Sun Tran Northwest Facility bus storage yard.
Transit agencies across the country are looking for ways to cut emissions, reduce petroleum use and save on fuel costs. Sun Tran
, operated by the City of Tucson, Ariz., has been successful on all three fronts and serves as a great example for other public transit providers.
Sun Tran services approximately 20 million passenger trips annually to destinations in and around Tucson. The agency has 253 buses in its fleet, all of which are wheelchair accessible and bike-rack equipped. The agency is strongly committed to maintaining a safe and clean environment, preventing pollution and preserving the Tucson community's natural desert resources.
Sun Tran began experimenting with alternative fuels in 1987 in response to growing concerns over air quality. The agency converted a 35-foot bus to use both compressed natural gas (CNG) and diesel fuel — one of the first such buses in the country. The city installed its own time-fill CNG fueling infrastructure, and by 1997, almost one-half of Sun Tran's fleet ran on CNG. In 1998, Sun Tran signed on as one of the first member organizations in the Tucson Clean Cities Coalition, joining together with other fleets, agencies, and businesses committed to pursuing and/or expanding use of alternative fuels.
SunTran's standard 40-foot biodiesel bus.
Over the course of the last 15 years, Sun Tran has continually strengthened its commitment to providing sustainable public transit. Today, 100% of the Sun Tran fleet uses clean-burning fuels or fuel-saving technologies, including biodiesel, hybrid-electric drive systems and CNG. So far during FY13, Sun Tran estimates it has saved more than $700,000 in fuel costs and averted 800 tons of greenhouse gas emissions through its use of these fuels and technologies. And, the agency shows no signs of slowing: It recently purchased 10 diesel-electric hybrid buses and has plans in place to acquire 45 new dedicated CNG transit buses.
Sun Tran takes its safety and environmental responsibilities seriously in all aspects of its operations. Its transit maintenance facility was the first in the U.S. to receive ISO 14001-compliance certification through a program with Virginia Polytechnic Institute. ISO 14001 is the environmental management system (EMS) standard established by the International Organization for Standardization. Certification demonstrates that an organization has a strong management system in place for continual improvements to its overall environmental performance, including pollution prevention.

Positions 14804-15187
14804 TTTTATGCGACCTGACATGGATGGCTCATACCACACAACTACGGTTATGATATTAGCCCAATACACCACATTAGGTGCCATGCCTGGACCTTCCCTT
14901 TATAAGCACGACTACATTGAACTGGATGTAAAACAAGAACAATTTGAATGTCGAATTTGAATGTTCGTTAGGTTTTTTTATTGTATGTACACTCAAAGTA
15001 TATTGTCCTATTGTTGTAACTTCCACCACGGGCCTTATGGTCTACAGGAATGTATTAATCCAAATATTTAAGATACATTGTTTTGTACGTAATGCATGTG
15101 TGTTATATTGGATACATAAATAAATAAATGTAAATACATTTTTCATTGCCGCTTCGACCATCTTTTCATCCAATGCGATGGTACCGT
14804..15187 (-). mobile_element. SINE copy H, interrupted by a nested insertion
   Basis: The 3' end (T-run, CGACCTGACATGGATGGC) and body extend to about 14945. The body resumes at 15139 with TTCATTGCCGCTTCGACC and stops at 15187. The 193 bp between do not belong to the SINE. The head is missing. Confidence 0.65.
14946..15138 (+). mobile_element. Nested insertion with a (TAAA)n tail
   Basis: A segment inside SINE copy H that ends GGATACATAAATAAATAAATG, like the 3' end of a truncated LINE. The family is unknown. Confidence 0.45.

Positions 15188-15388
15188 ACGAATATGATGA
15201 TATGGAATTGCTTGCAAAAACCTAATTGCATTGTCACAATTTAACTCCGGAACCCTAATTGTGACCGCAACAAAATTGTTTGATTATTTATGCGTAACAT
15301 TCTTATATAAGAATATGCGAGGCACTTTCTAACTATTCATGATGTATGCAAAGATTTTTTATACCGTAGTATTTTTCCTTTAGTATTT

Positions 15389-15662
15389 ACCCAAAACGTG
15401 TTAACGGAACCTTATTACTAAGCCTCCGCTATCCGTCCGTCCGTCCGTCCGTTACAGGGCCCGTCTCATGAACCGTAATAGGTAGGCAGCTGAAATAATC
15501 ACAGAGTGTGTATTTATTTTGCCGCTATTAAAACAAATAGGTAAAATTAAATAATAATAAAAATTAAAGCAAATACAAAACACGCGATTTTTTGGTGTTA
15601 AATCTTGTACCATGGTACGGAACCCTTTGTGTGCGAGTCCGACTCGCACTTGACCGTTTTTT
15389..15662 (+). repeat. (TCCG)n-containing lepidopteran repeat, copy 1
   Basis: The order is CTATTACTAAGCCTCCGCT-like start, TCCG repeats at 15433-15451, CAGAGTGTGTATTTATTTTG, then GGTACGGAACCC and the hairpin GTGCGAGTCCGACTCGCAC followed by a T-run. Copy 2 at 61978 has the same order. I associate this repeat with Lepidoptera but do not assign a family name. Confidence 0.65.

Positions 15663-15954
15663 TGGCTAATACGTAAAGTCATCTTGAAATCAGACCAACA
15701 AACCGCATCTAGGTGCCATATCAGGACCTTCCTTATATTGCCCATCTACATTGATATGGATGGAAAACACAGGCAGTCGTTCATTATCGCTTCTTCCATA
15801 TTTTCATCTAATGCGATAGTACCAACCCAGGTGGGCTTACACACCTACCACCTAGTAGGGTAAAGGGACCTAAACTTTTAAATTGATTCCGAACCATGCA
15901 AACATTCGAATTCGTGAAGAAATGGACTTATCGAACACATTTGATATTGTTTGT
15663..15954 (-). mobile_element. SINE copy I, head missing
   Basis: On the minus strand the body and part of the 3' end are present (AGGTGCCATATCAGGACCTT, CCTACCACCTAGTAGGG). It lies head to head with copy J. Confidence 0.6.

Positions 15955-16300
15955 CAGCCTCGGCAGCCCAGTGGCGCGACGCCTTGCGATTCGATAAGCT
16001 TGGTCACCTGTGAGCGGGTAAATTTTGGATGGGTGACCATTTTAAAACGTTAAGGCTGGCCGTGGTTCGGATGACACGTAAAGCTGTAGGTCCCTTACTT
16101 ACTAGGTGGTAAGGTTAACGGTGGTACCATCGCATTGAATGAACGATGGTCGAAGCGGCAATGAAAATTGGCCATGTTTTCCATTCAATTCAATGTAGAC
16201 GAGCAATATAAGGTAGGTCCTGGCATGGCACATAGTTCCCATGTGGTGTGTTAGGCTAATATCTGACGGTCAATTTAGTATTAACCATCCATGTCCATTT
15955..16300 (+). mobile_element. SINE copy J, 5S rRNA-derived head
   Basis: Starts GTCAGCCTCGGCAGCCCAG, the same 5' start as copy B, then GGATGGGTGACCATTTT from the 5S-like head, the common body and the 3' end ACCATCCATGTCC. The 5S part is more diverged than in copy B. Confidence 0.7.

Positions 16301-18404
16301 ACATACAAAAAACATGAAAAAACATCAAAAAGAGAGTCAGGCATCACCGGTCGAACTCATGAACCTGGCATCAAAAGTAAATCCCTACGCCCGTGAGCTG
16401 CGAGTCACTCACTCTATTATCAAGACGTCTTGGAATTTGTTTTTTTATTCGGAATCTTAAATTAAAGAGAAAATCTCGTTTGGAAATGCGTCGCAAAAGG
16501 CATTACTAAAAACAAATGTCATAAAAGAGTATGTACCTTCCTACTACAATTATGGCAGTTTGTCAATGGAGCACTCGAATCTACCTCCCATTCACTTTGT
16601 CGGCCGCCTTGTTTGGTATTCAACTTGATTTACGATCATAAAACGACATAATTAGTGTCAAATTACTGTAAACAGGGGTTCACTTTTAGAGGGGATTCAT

Sun Tran’s commitment to alternative fuels has created momentum for similar steps by private-sector fleets and municipalities in the region.
For example, Golden Eagle Distributors, Tucson’s Anheuser Bush distributor, located in close proximity to the Sun Tran facility, launched an initiative in 2011 to transition its entire fleet to CNG and develop its first CNG station near the Sun Tran facility. Golden Eagle learned about CNG use through the Tucson Clean Cities Coalition. Today, the company continues to make new CNG fleet vehicle acquisitions and has plans to open new public/private CNG stations in Casa Grande, Buckeye and Flagstaff in the future.
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Read our METRO blog, "Dual roles in transit: Other duties as assigned."
GRTC is a member of the Virginia Clean Cities (VCC) coalition, which over the years has hosted a variety of workshops, webinars and other training opportunities for fleets interested in transitioning to CNG. Another coalition member — the City of Richmond — inaugurated its fleet of CNG refuse haulers in 2011, which set the stage for GRTC’s transition. View the YouTube video to see how VCC helped the city implement its CNG fleet.
A long-time champion of cleaner, greener technologies, the Riverside Transit Agency (RTA) has provided public bus service to California’s Western Riverside County since 1977. RTA’s service area is among the nation’s largest, covering 2,500 square miles. The agency operates more than 160 buses on 36 fixed routes and eight commuter routes, 98 dial-a-ride vehicles, and 10 trollies.
Building new maintenance facilities for transit agencies are rarities, but when agencies do build them, it’s critical to design and build to the highest performance possible — these facilities and their efficiencies will live on for decades. As part of preserving limited revenue, agencies are focusing on how efficiently design facilities can help the bottom line.
Switching our bus fleet to compressed natural gas from liquefied natural gas and diesel was a carefully weighed decision at DART. But in the end, it was a no-brainer: go with the fuel source that will promote clean air while saving taxpayers $120 million in fuel costs over the next 10 years.
Maintenance facilities are the operational backbone of transit agencies, helping wash, clean and maintain thousands of buses, railcars and ferries each and every day. This regular maintenance makes them huge consumers of water and energy (and money). Many cities across the country are mandating transit agencies create more efficient facilities not only as good stewards of the environment, but also to help the bottom line.